The Audionet SAM V2 integrated amplifier's pros: sophisticated sound, great dynamics and bass, excellent build quality at the price, options allowing for great flexibility, solid value for money. Its cons? None that I can think of.

Audio Physic Tempo IV loudspeaker: $3995/pair
Audio Physic's Tempo IV loudspeaker is a handsome, slim floorstander with a suggested retail price of $3995/pair. Its cabinet design is unusually sophisticated for a speaker at this price. Over and above the faultlessly applied, high-quality, bookmatched cherry veneer, the 39"-tall cabinet is raked back 7° to time-align the midrange unit and tweeter (footnote 1). The cabinet sides gracefully flare in and out in asymmetrical arcs from front to rear and meet at the rear panel, which is flat and parallel with the front panel. The rear and top panels are veneered as well. The rear panel includes the terminal block, which includes high-quality single binding posts and is mounted on a compliant suspension to minimize the influence of structure-borne vibrations on the crossover. The rear panel also includes a moderately large, flared port. Nominal impedance is a claimed 4 ohms.

Near the top edge of the front panel is mounted a conventional soft-dome tweeter (not a ring-radiator, as found on some other AP models) and, immediately below that, a 5" metal-cone midrange, the sides of its basket cropped to allow the front panel to be as narrow as possible. The rest of the front panel is empty, save for an unobtrusive logo badge close to the bottom. One particularly welcome and sophisticated touch is that three of the bolts that hold the midrange to its compliant suspension are also the mounting points for the front grilles, which cover only the midrange and treble drivers. Neat! This avoids the unsightly appearance, when a speaker's grilles are removed, of the receptacles for the usual plastic grommets. (I listened with all the grilles off.)

Each side of the Tempo IV holds a 7" bass driver positioned close to the floor, apparently to minimize the Allison Effect: irregular bass reinforcement and cancellation from floor reflections. These drivers are mounted back to back and wired in positive phase, which I suppose makes the speaker's bass configuration "push-push." Given its narrow grille and the fact that its woofers are in the same phase on both sides of the cabinet, the Tempo IV is not made in "handed" pairs. This may be of interest to that small number of devoted listeners who wish to reproduce the Golden Era three-channel recordings (such as Mercury Living Presence) now appearing in multichannel SACD form with three Tempos.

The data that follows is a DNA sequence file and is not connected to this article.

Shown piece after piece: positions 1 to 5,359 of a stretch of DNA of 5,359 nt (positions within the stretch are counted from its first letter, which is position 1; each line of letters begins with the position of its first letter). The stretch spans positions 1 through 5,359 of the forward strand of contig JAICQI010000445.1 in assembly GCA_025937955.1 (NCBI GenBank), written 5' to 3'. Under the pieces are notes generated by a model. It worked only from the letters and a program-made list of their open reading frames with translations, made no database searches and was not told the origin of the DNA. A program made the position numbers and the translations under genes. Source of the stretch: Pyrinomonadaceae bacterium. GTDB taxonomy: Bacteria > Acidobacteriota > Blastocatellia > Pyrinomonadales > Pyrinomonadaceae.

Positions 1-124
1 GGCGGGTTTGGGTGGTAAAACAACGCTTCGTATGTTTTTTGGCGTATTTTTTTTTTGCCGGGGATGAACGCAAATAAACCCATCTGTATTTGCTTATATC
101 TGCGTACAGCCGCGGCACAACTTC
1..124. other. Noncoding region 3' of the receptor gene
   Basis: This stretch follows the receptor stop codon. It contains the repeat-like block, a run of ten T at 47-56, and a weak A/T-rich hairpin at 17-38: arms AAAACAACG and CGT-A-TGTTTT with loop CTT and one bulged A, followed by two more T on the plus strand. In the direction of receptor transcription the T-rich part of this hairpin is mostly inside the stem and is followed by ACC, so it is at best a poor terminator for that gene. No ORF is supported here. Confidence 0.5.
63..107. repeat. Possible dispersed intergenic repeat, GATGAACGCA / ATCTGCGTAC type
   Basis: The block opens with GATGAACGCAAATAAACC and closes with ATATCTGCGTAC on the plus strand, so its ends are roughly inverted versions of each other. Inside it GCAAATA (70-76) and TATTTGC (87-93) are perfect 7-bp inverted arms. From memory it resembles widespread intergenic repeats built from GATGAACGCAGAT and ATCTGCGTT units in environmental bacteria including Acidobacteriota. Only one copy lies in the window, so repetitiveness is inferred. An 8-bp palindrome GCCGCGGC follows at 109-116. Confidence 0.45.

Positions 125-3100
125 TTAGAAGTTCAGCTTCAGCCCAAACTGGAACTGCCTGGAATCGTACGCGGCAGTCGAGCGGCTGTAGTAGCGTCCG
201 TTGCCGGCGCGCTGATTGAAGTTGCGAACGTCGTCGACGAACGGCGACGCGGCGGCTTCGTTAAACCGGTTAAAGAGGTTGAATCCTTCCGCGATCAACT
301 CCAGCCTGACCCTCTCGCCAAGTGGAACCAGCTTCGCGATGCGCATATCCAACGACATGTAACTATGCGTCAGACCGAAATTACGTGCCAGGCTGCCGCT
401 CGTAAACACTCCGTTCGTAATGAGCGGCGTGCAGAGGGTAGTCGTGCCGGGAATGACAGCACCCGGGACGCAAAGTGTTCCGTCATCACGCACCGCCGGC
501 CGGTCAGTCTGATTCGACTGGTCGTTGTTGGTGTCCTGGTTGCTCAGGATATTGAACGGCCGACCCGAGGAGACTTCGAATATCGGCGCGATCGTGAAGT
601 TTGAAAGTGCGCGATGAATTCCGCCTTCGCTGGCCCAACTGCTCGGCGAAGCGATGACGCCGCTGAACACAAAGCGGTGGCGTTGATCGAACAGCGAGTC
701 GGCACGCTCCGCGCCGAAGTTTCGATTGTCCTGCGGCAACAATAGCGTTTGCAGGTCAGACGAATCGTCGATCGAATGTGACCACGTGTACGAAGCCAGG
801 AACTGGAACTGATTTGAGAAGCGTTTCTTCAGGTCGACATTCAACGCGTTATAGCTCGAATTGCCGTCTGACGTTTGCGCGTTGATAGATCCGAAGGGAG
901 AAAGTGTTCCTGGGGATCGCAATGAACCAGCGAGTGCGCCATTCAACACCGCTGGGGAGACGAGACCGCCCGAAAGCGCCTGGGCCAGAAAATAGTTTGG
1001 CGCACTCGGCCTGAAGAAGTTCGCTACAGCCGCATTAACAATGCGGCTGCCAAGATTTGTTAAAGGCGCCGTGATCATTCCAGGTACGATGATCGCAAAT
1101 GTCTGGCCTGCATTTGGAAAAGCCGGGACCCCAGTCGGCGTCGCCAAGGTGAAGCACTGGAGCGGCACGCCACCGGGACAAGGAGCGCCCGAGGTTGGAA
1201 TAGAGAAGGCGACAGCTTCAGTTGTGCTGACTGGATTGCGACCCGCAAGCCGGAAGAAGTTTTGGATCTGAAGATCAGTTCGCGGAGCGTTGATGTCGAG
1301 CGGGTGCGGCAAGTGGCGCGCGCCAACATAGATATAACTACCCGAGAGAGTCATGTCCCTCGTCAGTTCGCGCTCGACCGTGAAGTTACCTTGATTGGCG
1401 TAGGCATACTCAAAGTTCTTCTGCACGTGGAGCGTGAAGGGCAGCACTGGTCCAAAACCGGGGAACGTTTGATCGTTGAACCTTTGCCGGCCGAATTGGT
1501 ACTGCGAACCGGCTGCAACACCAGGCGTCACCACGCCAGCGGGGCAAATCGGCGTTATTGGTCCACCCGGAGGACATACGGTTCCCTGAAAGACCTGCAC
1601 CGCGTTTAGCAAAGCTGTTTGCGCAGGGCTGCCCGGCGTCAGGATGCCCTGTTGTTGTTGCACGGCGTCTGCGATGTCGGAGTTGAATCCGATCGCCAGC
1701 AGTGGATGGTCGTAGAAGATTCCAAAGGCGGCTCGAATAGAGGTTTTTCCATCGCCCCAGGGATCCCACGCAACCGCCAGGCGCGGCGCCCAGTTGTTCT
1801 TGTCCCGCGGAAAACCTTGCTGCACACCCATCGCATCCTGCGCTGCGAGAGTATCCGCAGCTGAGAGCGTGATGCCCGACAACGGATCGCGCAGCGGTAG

To lend stability to this rather narrow and top-heavy design, two lateral braces bolt on to each speaker's bottom, at front and rear. These, in turn, hold spikes. Again, clever design touches are in evidence: The spikes are adjustable from above, and, after final adjustment, plastic inserts cover the ends of the braces.

The Tempo IV lives up, in spades, to Audio Physic's motto: "no loss of fine detail." I can't recall ever having heard the action noises of Joni Mitchell's piano at the beginning of the title track of Court and Spark with more clarity from any speaker costing less than $10,000/pair.

The Tempo IVs' ability to create the convincing illusion of a soundstage also lived up to the folklore about Michael Fremer's water-heater repairman. That chap walked right past the Audio Physic Virgos Michael had just played a Roy Orbison track for him on, thinking that the panel speakers behind them were the sources of the music—some speakers really can "disappear." I believe a quote from the repairman featured for some time in Audio Physic's US advertising. (See Stereophile, September 1995, Vol.18 No.9, p.121)

My initial setup was with the Audionet SAM V2 integrated amplifier driving the Tempo IVs, the speakers at the 1/3 points of the room's width and about 7' from my listening position, toed in so that their cabinet sides were not visible. I felt there was an unquestionable excess of energy in the range of the middle of the violin's E string and upward (about 1320Hz and up). This caused the overall presentation to be a bit too intense. I had intended the setup to have adequate breathing room, but even with the Audionet's ever-so-slightly zaftig contribution, the sound was far too forward.

Audio Physic's US importer, Gabby Amram of Soundquest LLC (212-731-0729), revealed to me the error of my ways. The Tempos are designed to be listened to positioned rather far apart, close to the sidewalls, and not toed in at all. Ah. Moving things around as suggested resulted in a smoother treble balance, a more relaxed overall sound, and a much wider soundstage. Midrange textures were still on the light and agile side of the ledger, and the bass was ample but well integrated.

In essential sound, the Tempo IV is an interesting contrast to Spendor's S8e ($2995/pair), the last speaker in that general price tier that passed through here. The S8e delivered an updated version of the traditional, polite, British studio-monitor sound. The Tempo IV is more of a crisp, clear Riesling to the Spendor's velvety Châteauneuf-du-Pape. If the Spendor S8e strikes you as insufficiently detailed and lively, the Tempo may be just the ticket. Given the $1000 difference in their prices, I think that both speakers are cases of getting what you pay for.

To sum up the Audio Physic Tempo IV: Pros: Lively timbres, detailed and dynamic presentation with superb imaging, handsome looks, excellent design and build quality. Cons: Careful attention to setup and associated equipment required to prevent this speaker's virtues from turning into vices.


Footnote 1: Whether it does or not, of course, depends critically on the crossover topology.—John Atkinson